4. Acosta, Montserrat & Sohngen, Brent, 2009. "How big is leakage from forestry carbon credits? Estimates from a Global Model," 2009 Annual Meeting, July 26-28, 2009, Milwaukee, Wisconsin 49468, Agricultural and Applied Economics Association.
    5. Patrick Bottazzi & David Crespo & Harry Soria & Hy Dao & Marcelo Serrudo & Jean Paul Benavides & Stefan Schwarzer & Stephan Rist, 2014. "Carbon Sequestration in Community Forests: Trade-offs, Multiple Outcomes and Institutional Diversity in the Bolivian Amazon," Development and Change, International Institute of Social Studies, vol. 45(1), pages 105-131, January.
    6. Meley M. Araya & Ole Hofstad, 2016. "Monetary incentives to avoid deforestation under the Reducing emissions from deforestation and degradation (REDD)+ climate change mitigation scheme in Tanzania," Mitigation and Adaptation Strategies for Global Change, Springer, vol. 21(3), pages 421-443, March.
    7. Bottazzi, Patrick & Cattaneo, Andrea & Rocha, David Crespo & Rist, Stephan, 2013. "Assessing sustainable forest management under REDD+: A community-based labour perspective," Ecological Economics, Elsevier, vol. 93(C), pages 94-103.
    8. Mbatu, Richard S., 2015. "Domestic and international forest regime nexus in Cameroon: An assessment of the effectiveness of REDD+ policy design strategy in the context of the climate change regime," Forest Policy and Economics, Elsevier, vol. 52(C), pages 46-56.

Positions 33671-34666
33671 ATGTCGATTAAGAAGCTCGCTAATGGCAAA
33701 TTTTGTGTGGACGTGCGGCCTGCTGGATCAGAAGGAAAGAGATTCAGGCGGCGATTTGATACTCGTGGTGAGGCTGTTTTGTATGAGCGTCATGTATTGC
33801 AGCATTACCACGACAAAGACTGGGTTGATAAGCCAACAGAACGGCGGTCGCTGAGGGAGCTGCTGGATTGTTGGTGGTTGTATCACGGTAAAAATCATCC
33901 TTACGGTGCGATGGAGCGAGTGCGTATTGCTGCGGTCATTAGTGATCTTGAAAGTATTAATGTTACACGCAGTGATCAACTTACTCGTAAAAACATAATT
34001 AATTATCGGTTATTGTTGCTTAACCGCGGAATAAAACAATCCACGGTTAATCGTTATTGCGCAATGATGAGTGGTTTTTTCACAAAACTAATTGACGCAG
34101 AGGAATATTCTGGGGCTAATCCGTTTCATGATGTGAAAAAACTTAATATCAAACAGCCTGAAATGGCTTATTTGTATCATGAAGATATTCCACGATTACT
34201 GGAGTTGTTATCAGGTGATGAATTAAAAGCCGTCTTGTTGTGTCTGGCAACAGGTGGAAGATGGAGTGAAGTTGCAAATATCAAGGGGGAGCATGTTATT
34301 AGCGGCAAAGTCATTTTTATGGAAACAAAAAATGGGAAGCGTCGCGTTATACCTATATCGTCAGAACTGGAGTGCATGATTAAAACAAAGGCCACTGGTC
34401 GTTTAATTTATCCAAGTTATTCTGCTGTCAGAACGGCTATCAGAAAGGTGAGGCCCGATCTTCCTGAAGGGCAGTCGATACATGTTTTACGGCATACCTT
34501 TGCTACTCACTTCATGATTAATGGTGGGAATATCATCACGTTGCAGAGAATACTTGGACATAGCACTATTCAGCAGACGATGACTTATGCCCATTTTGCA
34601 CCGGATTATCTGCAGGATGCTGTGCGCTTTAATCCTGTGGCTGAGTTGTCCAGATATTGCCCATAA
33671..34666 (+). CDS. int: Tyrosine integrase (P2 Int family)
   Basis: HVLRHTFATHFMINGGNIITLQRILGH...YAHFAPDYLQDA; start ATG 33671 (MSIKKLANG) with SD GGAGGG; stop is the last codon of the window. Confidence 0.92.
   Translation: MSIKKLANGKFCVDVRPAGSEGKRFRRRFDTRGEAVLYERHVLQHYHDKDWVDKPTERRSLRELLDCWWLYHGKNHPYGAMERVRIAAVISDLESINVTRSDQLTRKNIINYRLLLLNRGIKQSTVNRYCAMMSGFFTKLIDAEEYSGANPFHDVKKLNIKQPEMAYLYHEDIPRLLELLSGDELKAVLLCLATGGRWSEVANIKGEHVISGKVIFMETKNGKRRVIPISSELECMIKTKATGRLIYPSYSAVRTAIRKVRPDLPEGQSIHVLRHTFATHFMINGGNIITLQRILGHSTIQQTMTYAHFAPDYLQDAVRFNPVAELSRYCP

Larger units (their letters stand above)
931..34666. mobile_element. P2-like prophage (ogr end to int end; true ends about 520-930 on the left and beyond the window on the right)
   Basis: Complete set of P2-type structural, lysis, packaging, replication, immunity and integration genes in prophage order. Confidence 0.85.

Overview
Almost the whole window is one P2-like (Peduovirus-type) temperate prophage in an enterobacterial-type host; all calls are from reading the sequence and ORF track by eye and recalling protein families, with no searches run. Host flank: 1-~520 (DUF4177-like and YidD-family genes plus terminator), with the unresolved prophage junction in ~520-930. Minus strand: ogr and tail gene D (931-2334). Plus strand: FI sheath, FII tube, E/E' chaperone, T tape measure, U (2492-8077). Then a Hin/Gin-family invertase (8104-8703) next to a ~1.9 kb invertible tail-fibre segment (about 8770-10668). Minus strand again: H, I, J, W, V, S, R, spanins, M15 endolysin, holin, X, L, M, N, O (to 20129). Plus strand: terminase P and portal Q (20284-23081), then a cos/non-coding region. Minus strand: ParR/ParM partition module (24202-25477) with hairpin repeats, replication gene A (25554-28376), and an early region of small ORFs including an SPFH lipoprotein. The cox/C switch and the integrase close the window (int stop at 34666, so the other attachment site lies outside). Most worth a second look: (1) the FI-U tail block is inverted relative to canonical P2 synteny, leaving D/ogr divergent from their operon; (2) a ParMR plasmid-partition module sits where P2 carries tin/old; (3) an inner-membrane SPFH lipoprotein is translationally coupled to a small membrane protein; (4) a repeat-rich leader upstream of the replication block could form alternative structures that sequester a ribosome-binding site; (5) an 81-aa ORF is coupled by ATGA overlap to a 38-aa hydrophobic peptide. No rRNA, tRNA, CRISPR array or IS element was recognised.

9. Heli Lu & Guifang Liu, 2015. "Opportunity Costs of Carbon Emissions Stemming from Changes in Land Use," Sustainability, MDPI, Open Access Journal, vol. 7(4), pages 1-18, March.
    10. Yuki Yamamoto & Kenji Takeuchi, 2012. "Estimating the break-even price for forest protection in Central Kalimantan," Environmental Economics and Policy Studies, Springer;Society for Environmental Economics and Policy Studies - SEEPS, vol. 14(3), pages 289-301, July.
    11. A.A. Yusuf & E.L. Roos & J.M. Horridge, 2017. "Indonesia's moratorium on palm oil expansion from natural forest: Economy-wide impact and the role of international transfers," Centre of Policy Studies/IMPACT Centre Working Papers g-276, Victoria University, Centre of Policy Studies/IMPACT Centre.
    12. Westholm, Lisa & Henders, Sabine & Ostwald, Madelene & Mattsson, Eskil, 2009. "Assessment of existing global financial initiatives and monitoring aspects of carbon sinks in forest ecosystems – The issue of REDD," Working Papers in Economics 373, University of Gothenburg, Department of Economics.
    13. Dang Phan, Thu-Ha & Brouwer, Roy & Davidson, Marc, 2014. "The economic costs of avoided deforestation in the developing world: A meta-analysis," Journal of Forest Economics, Elsevier, vol. 20(1), pages 1-16.
    14. Hofstad, Ole & Araya, Meley Mekonen, 2015. "Optimal wood harvest in miombo woodland considering REDD+payments — A case study at Kitulangalo Forest Reserve, Tanzania," Forest Policy and Economics, Elsevier, vol. 51(C), pages 9-16.
    15. Molua, Ernest L. & Thiombiano, Lamourdia & Fonteh, Mathias F. & Sagnia, Sankung & Nguinguiri, Jean Claude, 2015. "Sustainable Choices for a Comprehensive Agricultural Sector in the Congo Basin of Central Africa," Sustainable Agriculture Research, Canadian Center of Science and Education, vol. 4(1).